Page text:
Tuesday, January 16, 2018

Kayak "Seventeen"

Welcome back fellow progheads!  Once again we find ourselves in The Closet Concert Arena continuing the search for all things prog.  What better way to follow up a trip to Ireland than refueling the Concert Closet and setting the GPS for the Netherlands?  This week we change tempo, mood, time zone, and decibel level as I take you my faithful followers to Hilversum in North Holland to check in with Kayak.



Kayak has been around for over 40 years yet managed to stay low under the radar--at least in the United States.  Kayak recently signed on with InsideOut Music and released album number
17-- appropriately titled "Seventeen" last week.  Hopefully  this will get them the exposure they deserve stateside and help them internationally as well.  For a band to have survived in any way, shape, or form for this long is no small feat and a milestone to be recognized. Alright already, enough talk...let's plug in those headphones and drop the stylus...

The album opens brightly enough with a tune called "Somebody."  Bart Schwertmann's vocals are complemented ever so perfectly with guitar and keyboard work that rides a wave designed to crash over your ears like ocean breakers taking down a surfer.  I pick up top notes of Crack the Sky and The Neal Morse Band as the music seems to cascade from the headphones, splattering the canvas with colors that Salvador Dahli would appreciate...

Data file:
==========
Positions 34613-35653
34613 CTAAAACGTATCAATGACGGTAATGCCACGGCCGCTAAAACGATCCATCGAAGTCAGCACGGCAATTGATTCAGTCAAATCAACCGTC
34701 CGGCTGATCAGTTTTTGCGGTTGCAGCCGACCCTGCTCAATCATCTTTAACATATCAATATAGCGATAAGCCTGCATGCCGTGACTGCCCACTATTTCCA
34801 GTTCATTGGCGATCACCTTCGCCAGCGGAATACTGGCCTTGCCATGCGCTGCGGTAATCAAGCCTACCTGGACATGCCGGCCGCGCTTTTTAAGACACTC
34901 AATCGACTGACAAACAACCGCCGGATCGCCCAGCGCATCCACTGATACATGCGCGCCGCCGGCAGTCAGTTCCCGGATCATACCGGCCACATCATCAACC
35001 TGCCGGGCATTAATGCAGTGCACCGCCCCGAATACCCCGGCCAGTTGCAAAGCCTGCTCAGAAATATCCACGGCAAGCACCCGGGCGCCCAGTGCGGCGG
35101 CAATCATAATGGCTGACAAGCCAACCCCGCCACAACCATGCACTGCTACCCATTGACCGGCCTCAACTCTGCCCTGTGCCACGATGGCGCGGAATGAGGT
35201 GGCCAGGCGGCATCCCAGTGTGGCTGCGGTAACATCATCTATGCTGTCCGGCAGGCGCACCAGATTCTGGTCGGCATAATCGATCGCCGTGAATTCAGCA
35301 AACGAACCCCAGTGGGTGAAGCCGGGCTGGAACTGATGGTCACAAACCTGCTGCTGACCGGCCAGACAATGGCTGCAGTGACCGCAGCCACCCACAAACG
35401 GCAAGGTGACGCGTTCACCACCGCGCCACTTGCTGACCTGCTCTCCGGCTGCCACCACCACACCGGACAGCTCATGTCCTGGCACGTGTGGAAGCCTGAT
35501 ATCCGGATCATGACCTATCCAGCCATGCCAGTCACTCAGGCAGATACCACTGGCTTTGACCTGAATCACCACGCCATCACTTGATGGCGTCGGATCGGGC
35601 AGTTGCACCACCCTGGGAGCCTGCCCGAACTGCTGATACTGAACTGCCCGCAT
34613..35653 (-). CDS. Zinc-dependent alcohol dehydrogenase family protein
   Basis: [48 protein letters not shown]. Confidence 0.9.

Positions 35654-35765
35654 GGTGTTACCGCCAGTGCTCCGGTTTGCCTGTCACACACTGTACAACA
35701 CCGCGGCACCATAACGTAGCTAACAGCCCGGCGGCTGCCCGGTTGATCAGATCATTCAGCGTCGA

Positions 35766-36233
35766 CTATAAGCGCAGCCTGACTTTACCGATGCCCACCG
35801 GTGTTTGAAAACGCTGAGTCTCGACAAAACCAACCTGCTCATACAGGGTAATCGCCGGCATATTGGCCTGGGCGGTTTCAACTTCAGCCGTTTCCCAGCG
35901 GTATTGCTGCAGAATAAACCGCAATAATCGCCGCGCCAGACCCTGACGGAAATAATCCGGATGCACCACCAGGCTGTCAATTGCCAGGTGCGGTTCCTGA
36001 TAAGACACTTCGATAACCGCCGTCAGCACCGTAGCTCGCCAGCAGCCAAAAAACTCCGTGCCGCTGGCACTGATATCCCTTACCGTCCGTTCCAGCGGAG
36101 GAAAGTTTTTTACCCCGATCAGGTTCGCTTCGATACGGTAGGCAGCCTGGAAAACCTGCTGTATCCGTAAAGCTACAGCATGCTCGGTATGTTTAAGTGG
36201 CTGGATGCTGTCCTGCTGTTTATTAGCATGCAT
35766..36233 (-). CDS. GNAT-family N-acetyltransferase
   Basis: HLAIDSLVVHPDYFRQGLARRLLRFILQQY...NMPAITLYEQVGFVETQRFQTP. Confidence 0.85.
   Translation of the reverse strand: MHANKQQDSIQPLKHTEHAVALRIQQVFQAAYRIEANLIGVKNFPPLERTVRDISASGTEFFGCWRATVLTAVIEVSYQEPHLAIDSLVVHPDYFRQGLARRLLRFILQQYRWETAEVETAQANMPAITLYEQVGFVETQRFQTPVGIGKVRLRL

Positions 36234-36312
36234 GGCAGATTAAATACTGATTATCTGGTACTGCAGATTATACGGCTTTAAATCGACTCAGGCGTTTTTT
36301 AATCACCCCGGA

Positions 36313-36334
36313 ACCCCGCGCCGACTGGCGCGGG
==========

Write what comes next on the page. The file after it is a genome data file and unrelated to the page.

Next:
Perusing the playlist, I decide to check out a track called "Ripples on the Water."  A bit more serene than the prior offering as the opening piano bleeds gently into acoustic guitar that walks almost mystically right through the garden.  An instrumental piece, the music flows as delicately as tupelo honey, clinging to your ears as it drips slowly down.  The acoustic guitar leaves aromatics of Al DiMeola in the air, especially when the tempo picks up (just a bit).  Kayak goes deep with this cut; you can almost smell the freshness of the sunrise coming up over the lake while you're lying in the tall grass...

Liner Notes...Holland 1972; Kayak comes to life when founders Ton Scherpenzeel and Pim Koopman come together.  Originally playing with different bands, the duo brought other musicians into the fold and started what would become a journey through five decades and counting.  Of course the story includes bumps in the road and an 18 year hiatus...Kayak signed off from 1981 until regrouping in 1999.  At that time Ton (sans Pim) brought Kayak back together with the addition of a second vocalist and new guitarist; another short-lived experience.  Flash ahead to the present and Kayak has signed with InsideOut Music for the release of "Seventeen," the band's 17th studio record (one for each bird on the cover).